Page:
It sounds like a vacuum problem, as they shouldn't have been anywhere near the HVAC unit to replace the camshaft. Could be a damaged vac hose, or one improperly replaced. (Vacuum actuators are used to control the airflow direction doors in the HVAC unit).

    As for dying in reverse, it could be connected with the aforementioned leak, or it could be other things. It's possible that you'll have fault codes which will help with the diagnosis, and you can that checked out at Autozone for free.

    Unless you can spot a loose vacuum hose under the hood, I'd let the dealer take care of it to preserve your warranty coverage. If he messes up it's Jeep's problem, if you mess up it's yours!
  • mac24mac24 Posts: 3,910
    I was going to say "Words fail me!", but they don't............I just can't say them here! :mad:

    RUN, as fast as you can to another dealer.
  • tidestertidester Posts: 10,059
    I bet those imbeciles measure precipitation by weighing a pile of dirt before and after a rain shower...

    That would require some thought. It's more likely they would just count the number of turkeys looking up with their mouths open. ;)

    tidester, host
  • div2div2 Posts: 2,580
    That would require some thought. It's more likely they would just count the number of turkeys looking up with their mouths open.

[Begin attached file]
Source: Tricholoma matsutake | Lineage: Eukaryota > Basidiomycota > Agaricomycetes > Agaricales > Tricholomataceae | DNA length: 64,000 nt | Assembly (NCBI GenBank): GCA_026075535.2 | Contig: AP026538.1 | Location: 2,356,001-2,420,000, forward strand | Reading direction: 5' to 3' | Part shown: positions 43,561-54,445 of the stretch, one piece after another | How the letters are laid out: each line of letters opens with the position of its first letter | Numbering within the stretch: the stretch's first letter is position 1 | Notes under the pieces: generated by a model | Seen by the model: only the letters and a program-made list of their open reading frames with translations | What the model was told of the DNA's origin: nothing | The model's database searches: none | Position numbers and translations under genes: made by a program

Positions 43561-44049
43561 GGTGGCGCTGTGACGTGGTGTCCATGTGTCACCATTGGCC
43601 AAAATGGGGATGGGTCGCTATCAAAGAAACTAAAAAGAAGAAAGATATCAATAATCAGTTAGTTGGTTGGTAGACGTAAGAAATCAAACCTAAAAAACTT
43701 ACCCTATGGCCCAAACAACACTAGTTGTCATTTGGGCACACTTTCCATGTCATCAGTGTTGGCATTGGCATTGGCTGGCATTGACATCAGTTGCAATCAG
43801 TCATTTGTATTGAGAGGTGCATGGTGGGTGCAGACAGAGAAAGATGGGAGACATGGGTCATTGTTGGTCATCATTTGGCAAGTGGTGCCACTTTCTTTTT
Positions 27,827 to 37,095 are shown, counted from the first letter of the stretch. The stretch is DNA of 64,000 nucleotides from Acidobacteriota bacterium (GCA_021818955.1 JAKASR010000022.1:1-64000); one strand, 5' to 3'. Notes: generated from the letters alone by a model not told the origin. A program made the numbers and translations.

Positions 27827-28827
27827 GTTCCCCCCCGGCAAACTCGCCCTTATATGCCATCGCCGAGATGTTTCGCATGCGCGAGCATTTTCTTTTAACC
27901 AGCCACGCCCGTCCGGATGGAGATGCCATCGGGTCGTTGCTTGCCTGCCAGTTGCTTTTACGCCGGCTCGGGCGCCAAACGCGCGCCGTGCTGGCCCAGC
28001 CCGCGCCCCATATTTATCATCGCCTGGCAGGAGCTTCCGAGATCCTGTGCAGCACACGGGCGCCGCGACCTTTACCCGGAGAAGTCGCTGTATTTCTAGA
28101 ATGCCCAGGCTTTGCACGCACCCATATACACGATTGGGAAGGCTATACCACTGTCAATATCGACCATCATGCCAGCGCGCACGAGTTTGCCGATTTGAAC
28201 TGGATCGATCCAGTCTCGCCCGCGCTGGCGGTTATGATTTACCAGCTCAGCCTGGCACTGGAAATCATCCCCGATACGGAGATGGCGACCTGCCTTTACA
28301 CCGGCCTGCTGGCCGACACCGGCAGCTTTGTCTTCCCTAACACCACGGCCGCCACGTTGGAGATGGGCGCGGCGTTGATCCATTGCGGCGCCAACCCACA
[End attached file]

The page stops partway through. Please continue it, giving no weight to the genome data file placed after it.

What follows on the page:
Good point! LOL!!!
  • mmitschmmitsch Posts: 7
    I was driving home tonight and when I went to change grears I lost tension in the clutch pedal and couldn't change gears. I managed to get the Jeep home by shutting the engine off, manually changing to 2nd, and then starting the Jeep up and going (couldn't change while running). Anybody ever had this happen? Any clues as to what might be wrong or what I should check? It's a 99 Sahara with a 4.0l 6 cyl. and 5 speed transmission.

    Let me know.


  • mac24mac24 Posts: 3,910
    Sounds like a failure of the clutch hydraulics, though it could be something as simple as the pedal becoming disconnected from the master cylinder. It's unlikely to be the clutch itself as it wasn't slipping at all. Shouldn't be too expensive to fix.
  • mmitschmmitsch Posts: 7
    Thanks for the response! Do you have any schematic or know a site where I can get a diagram or drawing of what and where I check for the pedal connections. I am unsure of hydraulics, but the feel of the problem when it happened is like a cable broke.

    At any rate, I really appreciate you help and kind response!

  • mac24mac24 Posts: 3,910
    Can't post a '.pdf' here, which would be needed to show the diagrams, but you can get access to the full Factory Workshop Manual online for a year for $25 from AllData.

    Here's how the FSM describes the hydraulics:

    The hydraulic linkage consists of a clutch master
    cylinder with integral reservoir, a clutch slave cylinder
    and an interconnecting fluid line.
    The clutch master cylinder push rod is connected
    to the clutch pedal. The slave cylinder push rod is
    connected to the clutch release fork. The master cylinder
    is mounted on the driver side of the dash panel
    adjacent to the brake master cylinder and booster
    assembly. This positioning is similar for both left and
    right hand drive models."

    First check is to remove the master cylinder cap and see if you've lost fluid.
  • omega5omega5 Posts: 1